If you’re starting out on your writing journey, you might be wondering what a literary agent is, and whether or not you need one. To help shed some light on the matter, I had a chat with my agent, the brilliant Alexander Cochran from C&W Agency.
How did you become a literary agent?
– When I started to look for work in publishing, I thought I wanted to be an editor (primarily because it was the job I’d heard of). While trying to get a foot in the door, I did placements at a small press, a literary agents, and with a literary scout. I quickly realised I found the agent side most interesting, and was lucky enough to eventually land a job as an assistant to a literary agent at C&W. I’ve been there ever since.
In short, what does a literary agent do?
– It’s a really varied role, but in the simplest terms we’re a combination of cheerleader and managers for our authors. We negotiate agreements on our author’s behalf, match them with the best publishers, make sure their books are published as successfully as they can be, and help to shape and steer their writing careers.
What are the advantages of having a literary agent?
– A good literary agent is invaluable. In a very basic view, they ensure an author is treated fairly, and gets the best terms possible, when dealing with a publisher. But they also give huge amounts of advice and guidance on the business focussed side of the industry, helping to negotiate tricky situations, giving editorial guidance, ensuring your work is seen by the right editors, and maximising an author’s options in their writing career. We handle the nuts and bolts that authors shouldn’t need to deal with.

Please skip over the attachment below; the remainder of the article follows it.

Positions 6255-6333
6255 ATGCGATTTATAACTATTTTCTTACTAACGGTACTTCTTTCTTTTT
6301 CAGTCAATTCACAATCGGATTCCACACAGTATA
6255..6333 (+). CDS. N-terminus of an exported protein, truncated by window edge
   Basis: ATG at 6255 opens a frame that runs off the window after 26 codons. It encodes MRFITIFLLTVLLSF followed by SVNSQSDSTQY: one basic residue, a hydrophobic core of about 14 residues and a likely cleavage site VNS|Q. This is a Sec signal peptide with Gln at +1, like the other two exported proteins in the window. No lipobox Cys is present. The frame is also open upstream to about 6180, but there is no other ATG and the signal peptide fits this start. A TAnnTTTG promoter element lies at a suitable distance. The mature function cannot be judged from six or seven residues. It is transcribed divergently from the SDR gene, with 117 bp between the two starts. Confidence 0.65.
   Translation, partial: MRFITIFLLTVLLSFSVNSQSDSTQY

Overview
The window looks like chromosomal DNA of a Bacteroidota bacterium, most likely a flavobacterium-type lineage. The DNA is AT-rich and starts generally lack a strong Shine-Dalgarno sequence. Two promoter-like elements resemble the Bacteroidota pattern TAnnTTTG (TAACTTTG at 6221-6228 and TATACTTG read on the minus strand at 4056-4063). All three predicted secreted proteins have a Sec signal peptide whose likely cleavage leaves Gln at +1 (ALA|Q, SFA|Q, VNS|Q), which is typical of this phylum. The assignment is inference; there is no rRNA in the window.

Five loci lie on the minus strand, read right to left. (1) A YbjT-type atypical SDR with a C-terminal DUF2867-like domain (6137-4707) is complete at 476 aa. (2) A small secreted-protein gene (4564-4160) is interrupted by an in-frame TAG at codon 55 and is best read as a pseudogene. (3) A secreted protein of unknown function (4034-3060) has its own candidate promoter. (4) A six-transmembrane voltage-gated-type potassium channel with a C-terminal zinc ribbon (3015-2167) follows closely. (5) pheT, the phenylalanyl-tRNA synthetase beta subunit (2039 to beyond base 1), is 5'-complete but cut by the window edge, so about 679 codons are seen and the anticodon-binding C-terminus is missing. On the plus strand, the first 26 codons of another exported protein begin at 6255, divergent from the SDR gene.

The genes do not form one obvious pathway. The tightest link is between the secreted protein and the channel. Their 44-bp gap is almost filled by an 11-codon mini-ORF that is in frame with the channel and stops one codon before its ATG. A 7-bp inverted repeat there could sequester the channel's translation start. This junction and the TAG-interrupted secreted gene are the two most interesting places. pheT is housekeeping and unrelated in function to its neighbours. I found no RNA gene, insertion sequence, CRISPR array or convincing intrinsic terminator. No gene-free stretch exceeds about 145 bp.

What would you advise authors to look for in an agent?
I’m taste driven when it comes to deciding what I represent, so I’d always say look for someone who shares a similar reading taste to you, or represents authors you admire. If there’s a novel you love, it’s worth skipping to the acknowledgements to try and figure out who the agent is. Beyond that, it comes down to trust. Although it’s a creative industry (and those of us who work in the industry do so because we love books), an author’s relationship with an agent is primarily a business relationship. You need someone you trust, both in terms of how they’d work for you but also in terms of having a shared vision for your career.
What genres do you represent?
My list is primarily SFF, and my taste tends towards the weird and subversive, but I’m also interested in crime, thriller, literary fiction, and serious non-fiction. It’s one of the joys of being an agent that if I love something, I can represent it.
When you receive a submission, what are you looking for in it?
It depends a little on genre (what I’m looking for in a literary novel is probably different to what I want in a thriller) but I’m always keen for a voice that grabs me from the first page, a killer hook that keeps me reading, or beautiful writing that pulls me in and doesn’t let go.
Do you accept proposals, or does the book have to be already written?
For fiction, I almost always need to see the full novel. For non-fiction, proposals are fine.
What’s your top tip for approaching a literary agent?
Do your research and be friendly but professional. Every literary agent will have slightly different requirements when it comes to submitting, which can be frustrating, but they’re there for a reason. A submission that gives a good reason as to why it’s coming to me will always make me pay more attention. If someone shows awareness of my list and my taste in their approach, it’s a sign they’re taking their submission seriously.
What’s a definite no-no?
Copying in numerous agents to one submission letter. It happens way more often than you’d think.
Do you still find time to read for pleasure?
I try to carve out time whenever I can, and normally have a book or two on the go at any time.
What have been your favourite recent reads?
THE NICKEL BOYS by Colson Whitehead, A MEMORY CALLED EMPIRE by Arkady Martine, EXHALATION by Ted Chiang.
Thank you for your time!
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